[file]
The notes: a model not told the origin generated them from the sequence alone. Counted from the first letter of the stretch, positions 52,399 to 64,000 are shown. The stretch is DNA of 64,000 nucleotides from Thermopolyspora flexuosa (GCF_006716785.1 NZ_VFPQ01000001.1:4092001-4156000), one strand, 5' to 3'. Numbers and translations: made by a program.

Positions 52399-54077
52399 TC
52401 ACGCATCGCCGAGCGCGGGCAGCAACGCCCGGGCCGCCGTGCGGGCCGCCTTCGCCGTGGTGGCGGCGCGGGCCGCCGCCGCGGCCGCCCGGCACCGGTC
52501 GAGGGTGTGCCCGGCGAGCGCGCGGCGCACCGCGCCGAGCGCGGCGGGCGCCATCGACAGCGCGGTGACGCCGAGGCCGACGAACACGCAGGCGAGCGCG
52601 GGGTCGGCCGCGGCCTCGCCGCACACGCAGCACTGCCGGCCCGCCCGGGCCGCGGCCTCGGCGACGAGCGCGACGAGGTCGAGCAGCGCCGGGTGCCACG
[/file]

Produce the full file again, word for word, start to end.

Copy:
The notes: a model not told the origin generated them from the sequence alone. Counted from the first letter of the stretch, positions 52,399 to 64,000 are shown. The stretch is DNA of 64,000 nucleotides from Thermopolyspora flexuosa (GCF_006716785.1 NZ_VFPQ01000001.1:4092001-4156000), one strand, 5' to 3'. Numbers and translations: made by a program.

Positions 52399-54077
52399 TC
52401 ACGCATCGCCGAGCGCGGGCAGCAACGCCCGGGCCGCCGTGCGGGCCGCCTTCGCCGTGGTGGCGGCGCGGGCCGCCGCCGCGGCCGCCCGGCACCGGTC
52501 GAGGGTGTGCCCGGCGAGCGCGCGGCGCACCGCGCCGAGCGCGGCGGGCGCCATCGACAGCGCGGTGACGCCGAGGCCGACGAACACGCAGGCGAGCGCG
52601 GGGTCGGCCGCGGCCTCGCCGCACACGCAGCACTGCCGGCCCGCCCGGGCCGCGGCCTCGGCGACGAGCGCGACGAGGTCGAGCAGCGCCGGGTGCCACG